Preliminary figures released by the Connecticut Department of Transportation reveals that the number of pedestrians killed in motor vehicle accidents in the Constitution State rose in 2020 despite far lower traffic levels. Pedestrian deaths increased from 59 in 2019 to 65 in 2020, but the number of pedestrian accidents fell from 1,568 to 842. Experts believe that seeing fewer cars on the road could be encouraging drivers to exceed posted speed limits and engage in risky behavior like texting and driving.
A nationwide problem
Pedestrian fatalities have also risen worryingly in other parts of the country. Advocacy groups say excessive speed is likely the primary reason why more pedestrians are being killed in car accidents even though fewer are being struck by motor vehicles. A report published in January by the National Highway Traffic Safety Administration indicates that motorists in 2020 drove faster than they did in 2019 on interstate highways, rural roads and city streets. The speed increase observed in metropolitan areas was an alarming 22%.
Measures being considered by lawmakers to protect pedestrians in Connecticut include requiring motorists to yield to people who indicate that they intend to enter a crosswalk, lowering speed limits and increasing fines for using cellphones behind the wheel. The DOT supports these proposals and has also called for parking restrictions within 25 feet of a crosswalk.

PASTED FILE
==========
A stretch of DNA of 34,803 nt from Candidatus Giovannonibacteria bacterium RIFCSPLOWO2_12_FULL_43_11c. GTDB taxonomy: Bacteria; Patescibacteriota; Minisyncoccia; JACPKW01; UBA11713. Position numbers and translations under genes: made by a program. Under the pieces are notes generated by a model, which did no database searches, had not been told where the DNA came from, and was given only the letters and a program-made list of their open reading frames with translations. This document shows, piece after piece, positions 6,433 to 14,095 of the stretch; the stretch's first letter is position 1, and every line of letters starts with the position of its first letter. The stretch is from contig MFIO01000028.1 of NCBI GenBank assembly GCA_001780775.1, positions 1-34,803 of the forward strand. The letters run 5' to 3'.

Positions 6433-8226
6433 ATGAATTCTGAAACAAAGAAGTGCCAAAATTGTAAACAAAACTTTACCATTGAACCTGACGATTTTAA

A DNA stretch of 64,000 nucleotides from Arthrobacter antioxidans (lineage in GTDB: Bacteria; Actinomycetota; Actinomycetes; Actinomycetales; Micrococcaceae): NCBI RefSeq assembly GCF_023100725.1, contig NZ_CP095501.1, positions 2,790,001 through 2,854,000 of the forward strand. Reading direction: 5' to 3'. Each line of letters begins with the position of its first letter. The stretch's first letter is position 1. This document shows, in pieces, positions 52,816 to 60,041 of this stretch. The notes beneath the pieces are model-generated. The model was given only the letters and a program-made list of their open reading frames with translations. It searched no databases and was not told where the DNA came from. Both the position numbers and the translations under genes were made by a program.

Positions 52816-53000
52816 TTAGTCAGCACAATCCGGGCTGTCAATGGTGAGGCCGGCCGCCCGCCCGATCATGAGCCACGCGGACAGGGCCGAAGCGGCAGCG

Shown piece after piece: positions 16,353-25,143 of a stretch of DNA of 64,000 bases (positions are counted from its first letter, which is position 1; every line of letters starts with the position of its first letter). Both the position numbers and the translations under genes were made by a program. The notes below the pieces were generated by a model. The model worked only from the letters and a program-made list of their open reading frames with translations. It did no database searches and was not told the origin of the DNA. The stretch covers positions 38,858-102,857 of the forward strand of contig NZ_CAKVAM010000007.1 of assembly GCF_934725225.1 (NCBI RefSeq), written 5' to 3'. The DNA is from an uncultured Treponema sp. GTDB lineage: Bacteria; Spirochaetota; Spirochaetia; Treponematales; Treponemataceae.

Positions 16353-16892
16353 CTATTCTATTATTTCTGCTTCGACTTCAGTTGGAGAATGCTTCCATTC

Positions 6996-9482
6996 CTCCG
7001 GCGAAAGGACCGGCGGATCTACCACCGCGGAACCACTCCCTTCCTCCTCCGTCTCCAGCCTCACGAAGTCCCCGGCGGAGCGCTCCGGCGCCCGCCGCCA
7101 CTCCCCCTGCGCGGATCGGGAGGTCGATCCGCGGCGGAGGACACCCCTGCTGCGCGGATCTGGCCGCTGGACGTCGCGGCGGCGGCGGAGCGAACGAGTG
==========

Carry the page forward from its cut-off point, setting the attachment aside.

Wrongful death lawsuits
Pedestrians killed in motor vehicle accidents are often breadwinners, and their deaths may leave their families in precarious financial situations. When a pedestrian is killed because a driver exceeded the posted speed limit or drove while impaired or distracted, an experienced personal injury attorney may seek damages for their lost income in a wrongful death lawsuit filed on behalf of their dependent family members. An attorney could also seek compensation for expenses like medical bills and burial costs.